'This Is Our Life': LA Teachers' Union Set To Strike For Better Conditions, More Resources
LULU GARCIA-NAVARRO, HOST:
Tomorrow more than 30,000 Los Angeles teachers may be absent from the classroom, the result of failed negotiations between the city's teachers union and school district. The likely teacher strike would impact about half a million students. NPR's Elissa Nadworny has been talking to teachers in LA.
ELISSA NADWORNY, BYLINE: Instead of prepping their lessons for Monday, teachers in LA's public schools are getting ready to go on strike.
JENNIFER LIEBE-ZELAZNY: Because it is supposed to, unfortunately, now rain, we all need some slickers.
NADWORNY: That's fourth-grade teacher Jennifer Liebe-Zelazny trying on the red poncho she bought for the picket line. Her classroom at Alta Loma Elementary School feels like a museum. Posters and memorabilia line the walls. But she says this colorful classroom has seen large, unmanageable class sizes. The school doesn't have a full-time nurse, so Liebe-Zelazny shells out Band-Aids on the days there isn't one. Across the district, students share desks. Textbooks are scarce. Teachers say schools are chronically under-resourced. The teachers union hopes a strike will change that.
LIEBE-ZELAZNY: If I have to strike, I only want to do it once in my career. And I want it to make major, major changes.
NADWORNY: Teachers across the city are reflecting on their jobs, on the nasty contract negotiations that have been going on for nearly two years and on their union's demands for smaller classes and nurses in schools five days a week - among other things. The school district has yet to make an offer that satisfies the union. They say they don't have the money to pay for all that. One thing the district and the union are actually close on is teacher salaries. But drama teacher Scout Wodehouse says this strike is about more than just teacher paychecks.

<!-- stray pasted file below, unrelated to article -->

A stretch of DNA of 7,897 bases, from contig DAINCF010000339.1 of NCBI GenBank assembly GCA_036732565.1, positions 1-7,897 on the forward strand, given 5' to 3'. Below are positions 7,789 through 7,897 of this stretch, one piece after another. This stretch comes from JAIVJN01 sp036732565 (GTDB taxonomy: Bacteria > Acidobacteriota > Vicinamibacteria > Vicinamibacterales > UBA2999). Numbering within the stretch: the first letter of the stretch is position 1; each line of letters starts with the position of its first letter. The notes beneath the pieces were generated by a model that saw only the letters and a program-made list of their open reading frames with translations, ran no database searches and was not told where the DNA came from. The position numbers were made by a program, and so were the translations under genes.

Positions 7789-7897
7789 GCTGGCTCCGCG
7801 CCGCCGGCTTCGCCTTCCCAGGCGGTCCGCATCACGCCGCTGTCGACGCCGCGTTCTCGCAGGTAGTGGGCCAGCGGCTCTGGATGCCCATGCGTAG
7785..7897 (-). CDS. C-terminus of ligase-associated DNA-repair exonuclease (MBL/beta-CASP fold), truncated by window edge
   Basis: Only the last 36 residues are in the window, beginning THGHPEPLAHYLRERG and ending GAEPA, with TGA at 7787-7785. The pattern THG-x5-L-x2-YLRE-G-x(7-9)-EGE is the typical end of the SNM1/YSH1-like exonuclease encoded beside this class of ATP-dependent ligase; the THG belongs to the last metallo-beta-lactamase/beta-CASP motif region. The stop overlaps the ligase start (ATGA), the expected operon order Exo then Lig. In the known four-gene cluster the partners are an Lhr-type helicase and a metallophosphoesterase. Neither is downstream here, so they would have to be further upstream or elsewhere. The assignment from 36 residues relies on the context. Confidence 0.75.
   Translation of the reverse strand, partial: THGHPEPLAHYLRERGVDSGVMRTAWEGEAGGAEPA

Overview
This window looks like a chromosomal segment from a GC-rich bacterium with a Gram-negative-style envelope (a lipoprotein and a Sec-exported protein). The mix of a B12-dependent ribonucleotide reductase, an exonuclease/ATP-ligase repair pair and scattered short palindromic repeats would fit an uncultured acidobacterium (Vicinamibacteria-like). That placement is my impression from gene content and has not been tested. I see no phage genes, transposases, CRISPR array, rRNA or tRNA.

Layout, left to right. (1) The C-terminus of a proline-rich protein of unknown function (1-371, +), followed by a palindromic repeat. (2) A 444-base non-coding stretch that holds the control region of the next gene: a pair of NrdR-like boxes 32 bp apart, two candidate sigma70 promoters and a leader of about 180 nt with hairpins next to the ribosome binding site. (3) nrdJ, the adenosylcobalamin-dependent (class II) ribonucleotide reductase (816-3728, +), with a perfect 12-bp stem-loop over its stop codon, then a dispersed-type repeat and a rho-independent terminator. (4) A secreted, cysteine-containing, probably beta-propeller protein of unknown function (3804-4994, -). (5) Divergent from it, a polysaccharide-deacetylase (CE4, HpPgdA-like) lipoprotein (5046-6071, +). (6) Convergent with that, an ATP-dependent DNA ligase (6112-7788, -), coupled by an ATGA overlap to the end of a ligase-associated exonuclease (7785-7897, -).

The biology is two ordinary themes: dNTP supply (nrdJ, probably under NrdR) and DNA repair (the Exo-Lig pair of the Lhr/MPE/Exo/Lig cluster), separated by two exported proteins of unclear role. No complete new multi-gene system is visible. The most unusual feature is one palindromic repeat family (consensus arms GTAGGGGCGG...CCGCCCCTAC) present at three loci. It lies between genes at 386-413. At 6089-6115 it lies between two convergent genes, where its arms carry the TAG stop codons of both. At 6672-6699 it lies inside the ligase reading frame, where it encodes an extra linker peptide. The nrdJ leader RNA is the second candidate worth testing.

SCOUT WODEHOUSE: It's not about the money. It's about the conditions the kids are learning in.
NADWORNY: She and her husband, Harry, are both teachers at Orthopaedic Hospital Medical Magnet High School in downtown LA.
S. WODEHOUSE: This is our life.
HARRY WODEHOUSE: This is our life.
S. WODEHOUSE: It's our heart.
H. WODEHOUSE: And we're crazy for doing it because it's so much work.
NADWORNY: For Scout, packing up her classroom, preparing not to return come Monday - it was emotional.
S. WODEHOUSE: I kind of sat in my classroom for a while after school. And I just, like, stared at everything. And then it was weird to, like, leave and not know when I was going to see that room again.
NADWORNY: Spanish teacher Jesenia Chavez feels the weight of leaving her students.
JESENIA CHAVEZ: This is not an easy decision for us.
NADWORNY: For her, the lack of resources in her school - it's personal.
CHAVEZ: I myself am Mexican. I grew up in Southeast LA. I see myself reflected in the students. They are me, and I'm them.
NADWORNY: The students she teaches are low income. Many are immigrants.
CHAVEZ: Public education, for me, was a space of transformation, a place of opportunity. And that's why I'm striking.
NADWORNY: At Dorsey Senior High School in South Los Angeles, English teacher Sharonne Hapuarachy says she'd like to see...
SHARONNE HAPUARACHY: Full-time nurses, full-time librarians, full-time college counselors at every high school - these are not luxuries that we're asking for. These are the basic needs of our students.
NADWORNY: She's been teaching in LA for more than two decades.
HAPUARACHY: What my students would miss in a week does not compare to what they will learn from seeing their teachers and their counselors sacrificing their paychecks for them.
NADWORNY: If teachers strike, schools will be open, staffed by administrators, volunteers and newly hired substitutes. The district says learning will still take place. For Hapuarachy, the lesson for students on Monday will be happening outside the school's walls.
HAPUARACHY: I hope they will learn that they have a voice and that they have power over what happens to them and their schools.
NADWORNY: Elissa Nadworny, NPR News, Los Angeles.
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